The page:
Groban Rises Up to Occasion, Packs 'Classical Pop' in Show
August 23, 2004
By Mike Weatherford
Pop-opera singer Josh Groban performs before a crowd of more than 8,000 Saturday at the Mandalay Bay Events Center.
When it came time for Josh Groban's big finale, "You Raise Me Up," on Saturday, there was just one problem. There already had been a dozen or so big finales before it.
There could be worse problems for the 23-year-old singer, who packed the Mandalay Bay Events Center in his first concert as a headliner. Judging by the older and well-appointed crowd that must have had casino executives salivating, the keys to the Strip are his as often as he cares to return.
Groban justified the appeal of this new and still not fully defined business of "classical pop." His likeable, "Aw shucks" stage personality deflated the pretensions of the music. "I wish I had more interesting responses to that," he noted after the umpteenth female admirer yelled up, "I love you!"
And from the opening moments of "Oceano," Groban's grand voice was tempered with a warm richness that buffed the "Opera Man" edges off the more technical singing, making it approachable to a generation that grew up estranged from real opera.
But an entire evening of big moments such as "Caruso" also shows how tough it is to find material for such an outsized voice. It's one thing to unleash Groban for special occasions, such as the Super Bowl or Oprah's 50th birthday (His introduction of "You Raise Me Up" seemed to equate the two).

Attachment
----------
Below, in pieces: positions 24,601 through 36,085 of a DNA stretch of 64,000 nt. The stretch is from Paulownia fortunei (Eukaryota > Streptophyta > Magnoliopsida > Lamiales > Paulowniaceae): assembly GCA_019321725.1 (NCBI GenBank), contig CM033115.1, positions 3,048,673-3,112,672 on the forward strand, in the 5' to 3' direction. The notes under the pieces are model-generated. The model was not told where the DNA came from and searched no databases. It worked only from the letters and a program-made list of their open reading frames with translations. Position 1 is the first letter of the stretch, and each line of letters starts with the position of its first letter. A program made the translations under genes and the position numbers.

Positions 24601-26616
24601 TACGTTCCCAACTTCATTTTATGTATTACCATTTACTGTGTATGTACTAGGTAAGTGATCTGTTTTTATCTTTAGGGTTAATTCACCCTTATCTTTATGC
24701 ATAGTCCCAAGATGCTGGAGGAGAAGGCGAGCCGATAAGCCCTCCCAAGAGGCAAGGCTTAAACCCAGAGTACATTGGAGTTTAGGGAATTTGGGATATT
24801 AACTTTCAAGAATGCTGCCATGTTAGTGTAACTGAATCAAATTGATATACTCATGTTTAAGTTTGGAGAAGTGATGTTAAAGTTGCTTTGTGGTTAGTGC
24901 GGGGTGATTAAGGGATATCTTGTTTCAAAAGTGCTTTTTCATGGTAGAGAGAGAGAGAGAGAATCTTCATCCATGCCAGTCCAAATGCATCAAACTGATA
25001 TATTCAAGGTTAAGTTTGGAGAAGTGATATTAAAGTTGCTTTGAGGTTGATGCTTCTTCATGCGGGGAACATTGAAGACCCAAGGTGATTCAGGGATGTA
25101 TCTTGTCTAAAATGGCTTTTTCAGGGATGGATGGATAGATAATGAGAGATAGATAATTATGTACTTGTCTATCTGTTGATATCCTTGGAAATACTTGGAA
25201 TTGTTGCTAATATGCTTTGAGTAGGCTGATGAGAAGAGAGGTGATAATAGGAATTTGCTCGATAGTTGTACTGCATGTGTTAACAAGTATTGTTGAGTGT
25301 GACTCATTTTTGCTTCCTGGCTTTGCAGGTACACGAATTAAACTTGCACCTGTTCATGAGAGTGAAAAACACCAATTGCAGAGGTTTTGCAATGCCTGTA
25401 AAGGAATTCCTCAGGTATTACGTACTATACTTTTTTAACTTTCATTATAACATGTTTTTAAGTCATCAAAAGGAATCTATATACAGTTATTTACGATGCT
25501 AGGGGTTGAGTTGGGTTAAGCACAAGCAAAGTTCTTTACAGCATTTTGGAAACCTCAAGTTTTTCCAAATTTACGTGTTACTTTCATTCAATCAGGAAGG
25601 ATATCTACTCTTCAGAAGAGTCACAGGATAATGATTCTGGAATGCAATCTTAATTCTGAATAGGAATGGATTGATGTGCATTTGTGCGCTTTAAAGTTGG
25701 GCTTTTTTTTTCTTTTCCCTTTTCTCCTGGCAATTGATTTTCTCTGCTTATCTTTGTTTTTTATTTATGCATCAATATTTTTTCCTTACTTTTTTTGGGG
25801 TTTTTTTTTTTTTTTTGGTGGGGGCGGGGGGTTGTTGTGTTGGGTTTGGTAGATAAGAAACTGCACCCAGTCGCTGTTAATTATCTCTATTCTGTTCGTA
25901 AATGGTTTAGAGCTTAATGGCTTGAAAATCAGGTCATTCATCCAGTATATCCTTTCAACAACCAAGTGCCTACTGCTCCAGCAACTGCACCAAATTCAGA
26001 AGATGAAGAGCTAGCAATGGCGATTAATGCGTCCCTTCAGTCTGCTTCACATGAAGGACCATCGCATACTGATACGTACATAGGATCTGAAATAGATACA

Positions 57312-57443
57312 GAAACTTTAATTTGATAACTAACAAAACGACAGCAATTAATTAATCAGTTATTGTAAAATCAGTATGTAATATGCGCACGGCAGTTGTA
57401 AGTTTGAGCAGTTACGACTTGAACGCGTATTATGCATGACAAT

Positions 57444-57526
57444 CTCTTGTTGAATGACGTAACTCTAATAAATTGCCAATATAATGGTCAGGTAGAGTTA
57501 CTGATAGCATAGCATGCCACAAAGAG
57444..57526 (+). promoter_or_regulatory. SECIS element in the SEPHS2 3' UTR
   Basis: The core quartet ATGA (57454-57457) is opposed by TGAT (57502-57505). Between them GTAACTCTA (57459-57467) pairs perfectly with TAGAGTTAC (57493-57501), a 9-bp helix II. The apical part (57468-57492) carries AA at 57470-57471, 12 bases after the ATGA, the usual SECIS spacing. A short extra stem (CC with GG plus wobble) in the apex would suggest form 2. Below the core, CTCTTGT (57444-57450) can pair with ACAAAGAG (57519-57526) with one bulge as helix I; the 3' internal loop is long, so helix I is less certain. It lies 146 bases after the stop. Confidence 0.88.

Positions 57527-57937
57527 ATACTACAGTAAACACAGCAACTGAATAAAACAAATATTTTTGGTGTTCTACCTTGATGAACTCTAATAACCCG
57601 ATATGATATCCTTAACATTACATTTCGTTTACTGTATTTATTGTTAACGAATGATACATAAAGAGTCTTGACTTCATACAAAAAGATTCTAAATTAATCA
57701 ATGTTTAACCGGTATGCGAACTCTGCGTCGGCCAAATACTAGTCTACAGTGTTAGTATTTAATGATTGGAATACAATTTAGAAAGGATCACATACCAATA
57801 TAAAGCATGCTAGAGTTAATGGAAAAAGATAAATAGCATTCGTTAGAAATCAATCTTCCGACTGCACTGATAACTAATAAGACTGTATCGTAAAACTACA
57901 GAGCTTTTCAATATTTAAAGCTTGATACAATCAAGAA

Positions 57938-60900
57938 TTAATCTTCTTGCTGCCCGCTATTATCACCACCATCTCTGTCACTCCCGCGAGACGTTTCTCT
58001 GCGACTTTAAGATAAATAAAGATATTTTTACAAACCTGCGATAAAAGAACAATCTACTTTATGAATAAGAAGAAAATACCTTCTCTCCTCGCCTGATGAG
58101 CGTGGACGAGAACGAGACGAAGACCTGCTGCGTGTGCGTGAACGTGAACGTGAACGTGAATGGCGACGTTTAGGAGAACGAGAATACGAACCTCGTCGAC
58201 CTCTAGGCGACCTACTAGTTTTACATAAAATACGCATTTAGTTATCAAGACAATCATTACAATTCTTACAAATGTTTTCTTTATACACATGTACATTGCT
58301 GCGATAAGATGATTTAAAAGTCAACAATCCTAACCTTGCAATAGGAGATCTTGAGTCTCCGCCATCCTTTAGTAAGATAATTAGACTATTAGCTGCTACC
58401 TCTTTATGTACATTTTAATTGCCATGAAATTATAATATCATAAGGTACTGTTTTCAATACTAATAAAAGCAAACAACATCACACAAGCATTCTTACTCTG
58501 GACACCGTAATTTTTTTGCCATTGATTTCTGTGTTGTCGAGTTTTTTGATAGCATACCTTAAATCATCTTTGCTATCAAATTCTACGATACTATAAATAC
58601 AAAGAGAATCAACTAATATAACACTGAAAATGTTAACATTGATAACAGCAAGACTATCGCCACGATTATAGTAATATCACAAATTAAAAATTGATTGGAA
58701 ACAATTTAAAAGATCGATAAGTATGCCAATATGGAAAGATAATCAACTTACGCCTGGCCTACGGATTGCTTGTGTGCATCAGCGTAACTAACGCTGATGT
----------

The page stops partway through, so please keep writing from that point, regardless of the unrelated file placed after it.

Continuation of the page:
It's another to turn down the intensity and vary the pace of a concert. Groban gave it a valiant stab, dismissing his band to accompany himself on piano for Paul Simon's "America." It was a needed surprise, far less obvious than tackling "Bridge Over Troubled Water," but still showed he has trouble toning down his singing to nail quieter emotions.
Perhaps that's why at least half of his 90-minute set wasn't in English. The romance languages just sound so much better for this sort of thing.
Groban does less showboating and note-holding than Celine Dion's recordings for their shared producer, David Foster. And a couple of selections showed Groban might be headed into new and fresh terrain, using his voice more as a musical instrument: A cover of Linkin Park's "My December," set to the snap of martial drums, or his encore (written with electronica act Deep Forest), "Never Let Go."
Striking barefoot violinist Lucia Micarelli was the focal point of an ensemble that included a band and a cadre of local string players, which often seemed to be augmented with piped-in orchestrations. To have a live singer and "synced" music is part of the ironic turnabout for a star who has carved out a new place for lost musical values in the Britney era.
Another fresh-faced Foster protege, pianist William Joseph, let us know what Liberace could have done with Led Zeppelin's "Kashmir." But he also offered melodic piano pieces that should quickly make him part of this expanding "classical crossover" family.